Before my last year's trip to London, I somehow failed to check the theater schedule, and on a bus tour I had an incredible sinking feeling when I spotted the theater with The Elephant Man sign. That feeling worsened when after the tour I checked the show dates at a ticket booth and noticed the play had closed just on the previous day. The most interesting story in the whole world, one that I've been obsessed about for years, and just a few months before I was disappointed I couldn't see Pomerance's play on Broadway, where it got rave reviews. As an effort to console myself and because the next best thing is to read the play, I loaned it from"[T]he most disgusting specimen of humanity". "[A] perverted object". These are the words Frederick Treves used to describe Joseph Merrick (sometimes mistakenly named as John), one of the most famous figures of the Victorian era, in The Elephant Man and Other Reminiscences (1923). Showing symptoms at a young age, Merrick ended up severely deformed, and had to sleep sitting up to make sure he wouldn't die because of the weight of his head. His deformities also prevented him from working in regular jobs, and after a few years in the workhouse he decided to try his luck in a travelling sideshow. It was when he ended up in London on display at a Whitechapel shop that he first met Frederick Treves. After an unsuccessful stint in Brussels, Merrick returned to London and was eventually allowed to stay at the London Hospital for the remainder of his life.Fiction about real people is in many ways problematic. As in David Lynch's The Elephant Man (1980) (whose production company ended up being sued because of the similar plot to Pomerance's play), Pomerance's The Elephant Man shows Merrick as the victim of patronizing Treves, and as the center of attention of his high society acquaintances who lavish him with gifts, but don't seem to be interested in him as a person. They all see something of themselves in Merrick, making him a blank canvas where others can project their fears and desires.It's troubling, because victimizing Merrick more than is necessary turns him into a mere object of pity. It might make it easier to explore the themes associated with his life story, but it's a questionable strategy. In Pomerance's retelling, Merrick is physically abused in Brussels, although despite his reluctance of speaking about his years in the freak show, there's no reason to presume there was any misconduct. According to the newest research, Treves embellished some aspects in his memoir (he didn't realize the freak show was Merrick's way of earning a living), but unless evidence to the contrary is found, I'd rather see Merrick being remembered as a sensitive theatre-loving young man, who spent time reading books and constructing models of buildings. He did have difficulties, but he tried his best to survive. If one tries to forget the discrepancies and unfortunate interpretations of Merrick's character, Pomerance's play is absolutely an interesting piece of fringe theatre. With only 21 short scenes (including a striking dream sequence), it offers a different perspective to Merrick's story. He was under good care until his untimely death at the age of 27, but Pomerance challenges to think about the notion of being on display. How many donators and high society members actually cared about Merrick as a human being instead of as a charity case? Was Treves a real friend, or just someone who considered him as an interesting medical anomaly, and who tried to change him into something more normal?TREVES: Have we nothing to say, John?MERRICK: If all that'd stared at me'd been sacked - there'd be whole towns out of work.TREVES: I meant, "Thank you, sir."MERRICK: "Thank you, sir."TREVES: We always do say please and thank you, don't we?MERRICK: Yes, sir. Thank you.TREVES: If we want to properly be like others.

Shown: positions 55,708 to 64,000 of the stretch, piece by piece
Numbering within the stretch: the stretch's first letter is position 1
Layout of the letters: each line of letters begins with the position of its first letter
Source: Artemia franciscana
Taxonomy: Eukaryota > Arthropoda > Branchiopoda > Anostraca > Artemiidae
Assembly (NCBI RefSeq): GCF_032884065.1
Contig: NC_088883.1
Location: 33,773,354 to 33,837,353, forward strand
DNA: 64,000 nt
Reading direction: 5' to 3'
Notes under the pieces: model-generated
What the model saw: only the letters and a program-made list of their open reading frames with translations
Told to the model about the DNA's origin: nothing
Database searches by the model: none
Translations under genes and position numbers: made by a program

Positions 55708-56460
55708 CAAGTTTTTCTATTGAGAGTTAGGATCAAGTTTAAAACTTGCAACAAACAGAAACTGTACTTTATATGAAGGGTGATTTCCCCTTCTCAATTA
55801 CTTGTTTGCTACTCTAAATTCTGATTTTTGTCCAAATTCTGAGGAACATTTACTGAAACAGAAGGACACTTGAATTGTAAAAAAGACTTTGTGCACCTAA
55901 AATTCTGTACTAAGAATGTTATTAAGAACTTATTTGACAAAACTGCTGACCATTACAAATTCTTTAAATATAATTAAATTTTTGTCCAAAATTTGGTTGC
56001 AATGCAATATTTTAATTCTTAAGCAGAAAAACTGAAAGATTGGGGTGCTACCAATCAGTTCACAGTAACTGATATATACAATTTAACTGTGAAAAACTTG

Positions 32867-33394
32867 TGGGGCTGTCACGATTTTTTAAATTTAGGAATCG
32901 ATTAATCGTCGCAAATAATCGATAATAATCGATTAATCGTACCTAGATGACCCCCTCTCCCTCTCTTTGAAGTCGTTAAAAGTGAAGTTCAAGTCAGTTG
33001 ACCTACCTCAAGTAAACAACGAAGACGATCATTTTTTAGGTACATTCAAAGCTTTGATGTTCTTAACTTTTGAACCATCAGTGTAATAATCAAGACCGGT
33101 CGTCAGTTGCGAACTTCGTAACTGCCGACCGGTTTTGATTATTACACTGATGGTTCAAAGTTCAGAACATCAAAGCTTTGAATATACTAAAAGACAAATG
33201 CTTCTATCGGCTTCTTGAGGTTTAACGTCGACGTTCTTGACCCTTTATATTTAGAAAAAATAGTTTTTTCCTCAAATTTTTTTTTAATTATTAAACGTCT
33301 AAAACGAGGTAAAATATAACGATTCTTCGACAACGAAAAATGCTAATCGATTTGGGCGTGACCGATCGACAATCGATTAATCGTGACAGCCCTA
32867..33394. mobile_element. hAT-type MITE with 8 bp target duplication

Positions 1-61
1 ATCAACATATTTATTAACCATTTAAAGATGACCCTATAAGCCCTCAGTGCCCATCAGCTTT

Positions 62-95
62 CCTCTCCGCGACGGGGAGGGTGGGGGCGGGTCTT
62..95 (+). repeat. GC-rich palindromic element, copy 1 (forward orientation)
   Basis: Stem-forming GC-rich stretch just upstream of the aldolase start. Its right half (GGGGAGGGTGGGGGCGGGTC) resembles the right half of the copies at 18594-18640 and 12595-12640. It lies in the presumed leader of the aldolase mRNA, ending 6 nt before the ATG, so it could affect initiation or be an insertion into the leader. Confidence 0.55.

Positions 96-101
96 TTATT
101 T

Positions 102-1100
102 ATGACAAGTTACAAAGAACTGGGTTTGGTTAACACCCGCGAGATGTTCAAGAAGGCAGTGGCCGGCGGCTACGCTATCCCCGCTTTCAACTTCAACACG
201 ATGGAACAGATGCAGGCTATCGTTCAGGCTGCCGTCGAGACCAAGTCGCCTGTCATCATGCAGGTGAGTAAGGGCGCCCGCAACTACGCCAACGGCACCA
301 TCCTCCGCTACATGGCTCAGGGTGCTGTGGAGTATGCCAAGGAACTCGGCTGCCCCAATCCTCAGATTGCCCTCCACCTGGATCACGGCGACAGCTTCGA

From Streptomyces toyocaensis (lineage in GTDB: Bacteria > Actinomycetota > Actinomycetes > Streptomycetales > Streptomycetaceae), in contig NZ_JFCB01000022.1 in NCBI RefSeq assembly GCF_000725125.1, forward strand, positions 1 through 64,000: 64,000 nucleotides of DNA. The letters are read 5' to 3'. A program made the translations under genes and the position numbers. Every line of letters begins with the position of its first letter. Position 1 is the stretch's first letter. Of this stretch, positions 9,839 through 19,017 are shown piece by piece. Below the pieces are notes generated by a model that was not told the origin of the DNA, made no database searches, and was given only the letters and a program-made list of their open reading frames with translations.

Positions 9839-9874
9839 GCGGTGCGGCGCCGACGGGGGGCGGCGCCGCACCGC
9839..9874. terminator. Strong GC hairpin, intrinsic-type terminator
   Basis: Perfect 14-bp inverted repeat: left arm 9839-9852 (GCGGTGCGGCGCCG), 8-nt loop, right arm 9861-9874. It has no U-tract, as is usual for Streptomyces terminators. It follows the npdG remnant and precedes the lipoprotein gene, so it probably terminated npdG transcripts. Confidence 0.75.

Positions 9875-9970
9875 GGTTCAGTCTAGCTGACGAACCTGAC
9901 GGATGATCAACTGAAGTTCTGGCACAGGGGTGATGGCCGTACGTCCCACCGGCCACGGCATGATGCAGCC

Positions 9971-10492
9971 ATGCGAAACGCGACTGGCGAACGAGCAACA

• Lady Day